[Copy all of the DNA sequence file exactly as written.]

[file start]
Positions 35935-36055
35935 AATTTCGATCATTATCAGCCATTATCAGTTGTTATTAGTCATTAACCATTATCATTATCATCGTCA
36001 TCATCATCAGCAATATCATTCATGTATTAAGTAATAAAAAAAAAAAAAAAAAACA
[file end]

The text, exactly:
Positions 35935-36055
35935 AATTTCGATCATTATCAGCCATTATCAGTTGTTATTAGTCATTAACCATTATCATTATCATCGTCA
36001 TCATCATCAGCAATATCATTCATGTATTAAGTAATAAAAAAAAAAAAAAAAAACA